10. Gumdrops/Gummy Bears
Gumdrops are sticky, sugary and can even be covered in chocolate. Perfect for catching mice!
Simply buy some cheap gumdrops and push them onto the mouse trap before setting it. I have caught mice before when using gumdrops on a mouse trap.
Not only are they appealing to mice, but they also stick nicely to the trap which means the mice need to apply some pressure to eat them.
When pressure is applied…SNAP!
My Mouse Trap Bait Is Being Stolen, Help!
If your mouse bait is being stolen, then it is likely to be due to the traps being placed incorrectly. You should always look to place mouse traps in the best locations. They should be tight up against the wall with the trap closest to the wall, leaving the mouse in a restricted position.
Sometimes, it is not just the bait that disappears, it can be the entire trap!
We have written a post that covers the things you need to do to stop your mouse trap from disappearing, which is worth a read!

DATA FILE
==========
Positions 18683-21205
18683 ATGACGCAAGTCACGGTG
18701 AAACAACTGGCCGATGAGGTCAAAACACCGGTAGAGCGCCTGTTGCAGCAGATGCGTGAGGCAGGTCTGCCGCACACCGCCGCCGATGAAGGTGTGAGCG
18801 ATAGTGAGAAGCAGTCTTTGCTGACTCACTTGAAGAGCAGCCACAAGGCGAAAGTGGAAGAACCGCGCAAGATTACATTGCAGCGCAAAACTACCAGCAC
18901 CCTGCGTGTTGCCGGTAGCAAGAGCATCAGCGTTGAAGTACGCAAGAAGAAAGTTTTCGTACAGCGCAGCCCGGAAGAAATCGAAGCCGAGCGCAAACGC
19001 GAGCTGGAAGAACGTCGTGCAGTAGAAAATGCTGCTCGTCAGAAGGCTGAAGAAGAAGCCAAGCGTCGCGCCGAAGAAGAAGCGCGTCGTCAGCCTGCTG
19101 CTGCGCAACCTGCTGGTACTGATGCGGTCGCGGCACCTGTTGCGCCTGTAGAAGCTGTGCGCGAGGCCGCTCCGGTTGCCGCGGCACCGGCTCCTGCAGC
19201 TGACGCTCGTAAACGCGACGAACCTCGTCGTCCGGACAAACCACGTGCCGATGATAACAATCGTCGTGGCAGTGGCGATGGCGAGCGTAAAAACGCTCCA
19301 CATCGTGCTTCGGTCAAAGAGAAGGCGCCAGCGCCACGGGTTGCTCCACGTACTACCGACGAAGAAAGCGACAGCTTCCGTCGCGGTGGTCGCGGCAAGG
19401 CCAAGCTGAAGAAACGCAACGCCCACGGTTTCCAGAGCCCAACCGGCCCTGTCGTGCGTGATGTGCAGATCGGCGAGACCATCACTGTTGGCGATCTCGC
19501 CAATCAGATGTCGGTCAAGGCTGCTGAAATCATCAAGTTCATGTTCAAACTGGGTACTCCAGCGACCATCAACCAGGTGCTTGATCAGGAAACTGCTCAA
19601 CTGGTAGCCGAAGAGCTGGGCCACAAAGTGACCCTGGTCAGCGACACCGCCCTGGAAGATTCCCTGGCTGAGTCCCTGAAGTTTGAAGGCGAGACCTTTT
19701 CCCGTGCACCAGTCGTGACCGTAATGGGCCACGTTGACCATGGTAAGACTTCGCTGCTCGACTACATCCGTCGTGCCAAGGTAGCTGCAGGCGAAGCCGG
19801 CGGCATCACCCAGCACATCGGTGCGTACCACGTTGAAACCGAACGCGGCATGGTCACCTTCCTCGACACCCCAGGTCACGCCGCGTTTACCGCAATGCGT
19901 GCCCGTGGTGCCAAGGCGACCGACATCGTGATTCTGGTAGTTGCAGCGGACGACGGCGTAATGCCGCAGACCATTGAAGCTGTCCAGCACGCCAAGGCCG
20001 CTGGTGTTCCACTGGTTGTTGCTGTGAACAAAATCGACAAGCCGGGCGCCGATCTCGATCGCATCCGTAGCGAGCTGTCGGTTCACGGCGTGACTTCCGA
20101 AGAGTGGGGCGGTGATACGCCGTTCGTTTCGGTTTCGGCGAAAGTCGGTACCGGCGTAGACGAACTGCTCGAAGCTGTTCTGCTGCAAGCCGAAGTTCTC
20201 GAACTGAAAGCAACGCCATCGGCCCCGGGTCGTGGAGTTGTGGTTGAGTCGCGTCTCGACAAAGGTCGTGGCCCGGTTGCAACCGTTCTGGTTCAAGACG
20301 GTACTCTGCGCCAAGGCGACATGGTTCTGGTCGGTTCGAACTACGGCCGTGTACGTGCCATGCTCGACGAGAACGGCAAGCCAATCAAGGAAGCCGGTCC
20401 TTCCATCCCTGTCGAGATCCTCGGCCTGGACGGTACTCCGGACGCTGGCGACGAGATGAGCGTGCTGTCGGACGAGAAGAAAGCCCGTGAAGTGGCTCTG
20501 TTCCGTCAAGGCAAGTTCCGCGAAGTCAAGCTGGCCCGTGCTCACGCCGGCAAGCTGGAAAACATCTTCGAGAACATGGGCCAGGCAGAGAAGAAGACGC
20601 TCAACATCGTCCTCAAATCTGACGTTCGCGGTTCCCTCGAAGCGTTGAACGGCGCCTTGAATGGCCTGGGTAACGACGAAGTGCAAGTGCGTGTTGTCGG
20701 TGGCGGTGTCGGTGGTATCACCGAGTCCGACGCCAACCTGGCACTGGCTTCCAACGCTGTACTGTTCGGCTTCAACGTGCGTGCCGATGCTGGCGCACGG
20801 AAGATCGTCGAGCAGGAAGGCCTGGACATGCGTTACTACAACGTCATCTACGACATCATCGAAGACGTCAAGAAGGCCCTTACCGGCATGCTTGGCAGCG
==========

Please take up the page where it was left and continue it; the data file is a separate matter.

Rules For Baiting Your Mouse Traps
When setting your traps (includes instructions for how to bait a mouse trap), you must remember to set the traps correctly, and safely.
Always apply the bait before you set the trap, and already ensure you are wearing gloves to avoid getting your scent on the trap. That is a pro tip for attacking your mouse problem.
If a mouse scurries up to the mouse trap and senses human scent, it may avoid taking the bait.
When setting bait onto mouse traps the best options are those that stick to the trap. Anything that can roll off (whole nuts for example) can result in a mouse grabbing the food and walking off without a care in the world!
Use more than one mouse trap too. The bad news is that if you hear mice, you are likely to have more than one. There is an old saying:
The second mouse gets the cheese
That saying is very relevant when setting mouse traps. One mouse will try for the bait and will get caught, but how does that stop another mouse from grabbing the bait and having a nice feed?
With more than one mouse trap, you can increase your chances of ridding your house of a family of mice. Check the traps regularly to dispose of any dead mice and reload the bait on the traps until you are sure all the mice are gone.
You might also want to consider using humane mouse traps, or even multi-catch traps. Then you can catch lots in one hit and you are ramping up your rodent control techniques.
Ultimately, there are lots of different types of traps:
- Electronic mouse traps
- Snap traps
- Multi catch
Baiting them will be slightly different for each type.